Photography by Owen Jones.
It was Friday afternoon, but a well-informed Lipscomb Elementary student couldn’t wait to come back to school Monday. When her classmates returned from the weekend, they understood her excitement. Seven brightly colored educational murals had been painted in their cafeteria.
“Amazing,” the kids said as they beheld the murals depicting the water cycle, the solar system and states of matter. It was just the reaction neighbor Nyda Faith had hoped for.
“I had tears in my eyes,” she says. “Some of them were clapping, and they came in saying, ‘Look, look, look.’ It was worth everything.”
The real estate agent had previously donated to Lipscomb through the school’s annual silent auction, but she wanted to help the students more directly. She teamed up with Lora Owens, the advocacy chair for the parent-teacher association, and began talking with educators about potential projects.
When the principal recommended brightening the cafeteria with educational murals, Faith knew she wanted to commission Lesli Marshall. The mixed-media artist has completed several murals in Dallas, including the one on the back of Pecan Lodge in Deep Ellum.
The only problem was that Faith recognized Marshall’s work but didn’t know her name at the time.
“I was at home when (Lesli) came on TV,” Faith says. “It was divine intervention. I was like, ‘That’s the girl.’ I called her, and she said, ‘Let’s do it.’”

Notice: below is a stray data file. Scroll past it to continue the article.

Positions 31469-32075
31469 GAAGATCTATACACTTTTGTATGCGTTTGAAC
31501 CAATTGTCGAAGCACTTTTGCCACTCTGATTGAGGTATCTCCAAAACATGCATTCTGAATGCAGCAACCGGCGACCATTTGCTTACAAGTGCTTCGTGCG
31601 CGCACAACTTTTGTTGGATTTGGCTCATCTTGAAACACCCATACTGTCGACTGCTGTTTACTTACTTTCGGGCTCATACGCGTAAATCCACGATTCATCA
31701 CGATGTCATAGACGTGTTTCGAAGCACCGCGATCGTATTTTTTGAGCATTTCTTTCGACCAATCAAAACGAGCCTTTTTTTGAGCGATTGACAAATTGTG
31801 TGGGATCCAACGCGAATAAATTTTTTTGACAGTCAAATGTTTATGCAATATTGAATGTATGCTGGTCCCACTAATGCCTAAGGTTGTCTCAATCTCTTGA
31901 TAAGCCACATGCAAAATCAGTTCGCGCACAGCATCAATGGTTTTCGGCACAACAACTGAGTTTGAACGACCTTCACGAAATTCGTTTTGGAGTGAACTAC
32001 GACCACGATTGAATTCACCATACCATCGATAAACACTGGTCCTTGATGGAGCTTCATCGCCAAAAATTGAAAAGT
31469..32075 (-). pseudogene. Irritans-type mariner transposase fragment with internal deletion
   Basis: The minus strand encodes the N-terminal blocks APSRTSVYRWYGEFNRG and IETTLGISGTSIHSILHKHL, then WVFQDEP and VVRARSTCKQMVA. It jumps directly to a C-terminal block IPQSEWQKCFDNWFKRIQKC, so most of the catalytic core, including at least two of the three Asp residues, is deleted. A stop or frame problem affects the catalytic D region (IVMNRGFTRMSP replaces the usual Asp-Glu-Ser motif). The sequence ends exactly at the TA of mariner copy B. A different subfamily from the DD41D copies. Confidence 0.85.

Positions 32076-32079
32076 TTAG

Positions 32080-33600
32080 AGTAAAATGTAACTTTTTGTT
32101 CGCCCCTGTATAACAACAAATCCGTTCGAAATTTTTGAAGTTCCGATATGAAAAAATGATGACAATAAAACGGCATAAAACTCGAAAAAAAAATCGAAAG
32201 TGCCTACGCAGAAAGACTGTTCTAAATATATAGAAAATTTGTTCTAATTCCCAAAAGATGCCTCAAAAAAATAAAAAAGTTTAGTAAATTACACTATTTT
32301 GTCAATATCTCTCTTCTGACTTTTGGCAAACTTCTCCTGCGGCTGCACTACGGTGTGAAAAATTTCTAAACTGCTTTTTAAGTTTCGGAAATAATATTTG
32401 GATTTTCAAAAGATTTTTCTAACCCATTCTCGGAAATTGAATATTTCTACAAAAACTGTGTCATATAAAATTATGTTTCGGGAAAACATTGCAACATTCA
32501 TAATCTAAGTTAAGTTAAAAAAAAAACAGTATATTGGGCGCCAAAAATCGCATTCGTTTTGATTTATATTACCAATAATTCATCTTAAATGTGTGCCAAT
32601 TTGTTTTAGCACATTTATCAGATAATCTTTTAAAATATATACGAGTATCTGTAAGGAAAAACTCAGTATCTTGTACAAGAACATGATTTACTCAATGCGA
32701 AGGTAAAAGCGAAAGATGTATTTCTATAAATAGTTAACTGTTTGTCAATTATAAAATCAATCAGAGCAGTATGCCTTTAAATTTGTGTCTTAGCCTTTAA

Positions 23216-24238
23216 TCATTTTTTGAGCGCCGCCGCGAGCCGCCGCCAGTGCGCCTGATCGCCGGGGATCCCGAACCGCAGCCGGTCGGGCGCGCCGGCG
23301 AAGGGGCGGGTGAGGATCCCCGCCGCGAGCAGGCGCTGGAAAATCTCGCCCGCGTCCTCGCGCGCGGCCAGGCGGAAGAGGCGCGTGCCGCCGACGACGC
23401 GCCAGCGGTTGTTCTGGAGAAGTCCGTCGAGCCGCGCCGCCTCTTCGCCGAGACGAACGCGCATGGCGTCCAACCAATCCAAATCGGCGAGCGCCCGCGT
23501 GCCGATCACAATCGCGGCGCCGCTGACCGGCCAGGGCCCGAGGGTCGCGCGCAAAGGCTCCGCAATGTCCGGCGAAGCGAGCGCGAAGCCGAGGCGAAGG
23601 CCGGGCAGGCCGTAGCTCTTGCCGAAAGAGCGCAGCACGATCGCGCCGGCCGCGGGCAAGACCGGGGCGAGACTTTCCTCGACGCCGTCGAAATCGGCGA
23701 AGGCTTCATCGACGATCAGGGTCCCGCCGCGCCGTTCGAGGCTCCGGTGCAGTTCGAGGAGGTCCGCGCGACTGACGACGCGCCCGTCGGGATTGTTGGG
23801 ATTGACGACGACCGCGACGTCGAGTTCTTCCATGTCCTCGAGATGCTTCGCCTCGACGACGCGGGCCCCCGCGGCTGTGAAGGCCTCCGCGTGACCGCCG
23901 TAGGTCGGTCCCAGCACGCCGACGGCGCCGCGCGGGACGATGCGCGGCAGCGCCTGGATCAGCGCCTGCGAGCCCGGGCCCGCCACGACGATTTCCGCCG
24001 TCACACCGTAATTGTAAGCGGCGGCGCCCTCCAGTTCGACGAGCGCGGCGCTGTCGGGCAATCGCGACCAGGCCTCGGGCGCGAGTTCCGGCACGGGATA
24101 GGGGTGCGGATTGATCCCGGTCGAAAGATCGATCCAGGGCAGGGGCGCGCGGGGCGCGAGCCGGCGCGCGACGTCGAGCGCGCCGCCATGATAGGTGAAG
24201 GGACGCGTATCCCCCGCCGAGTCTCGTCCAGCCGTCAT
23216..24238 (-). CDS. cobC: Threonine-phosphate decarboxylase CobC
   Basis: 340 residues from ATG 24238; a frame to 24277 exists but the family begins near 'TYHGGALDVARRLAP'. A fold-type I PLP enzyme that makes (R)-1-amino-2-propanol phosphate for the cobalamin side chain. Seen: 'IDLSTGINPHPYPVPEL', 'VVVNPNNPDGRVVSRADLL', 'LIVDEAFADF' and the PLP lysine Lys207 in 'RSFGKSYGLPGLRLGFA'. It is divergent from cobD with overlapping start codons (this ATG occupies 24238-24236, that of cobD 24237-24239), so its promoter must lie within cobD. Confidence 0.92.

In May, Marshall and a team of two other artists spent 14 hours over the weekend painting the murals on the tile walls of the cafeteria. Getting the paint to stick on the old surface was a challenge for the Junius Heights artist. Tile and grout prevented crisp, clean lines, so Marshall kept the designs bold and blocky.
For example, the fan-favorite solar system mural depicts eight orbs facing the sun on a black background filled with other galaxies. A visual series showing different habitats features a sea turtle swimming through coral in the ocean and a polar bear traveling across the arctic alongside two friendly penguins.
“It makes a huge impact to bring color to a space and also be educational,” Marshall says. “We made (the murals) reflective of their age. I mixed colors and added vibrancy and did all the descriptions so they could see the visuals and relate it to what it’s representing.”
The volunteers hope that by bringing creativity to the curriculum, students will receive a more holistic education that sticks with them for years to come.
“It helps them think about the things they discover in the classroom year round,” Owens says. “When they’re at lunch, they may start conversing about the different topics and help them make those connections. Anytime we’re enriching their environment, it helps them bring everything together.”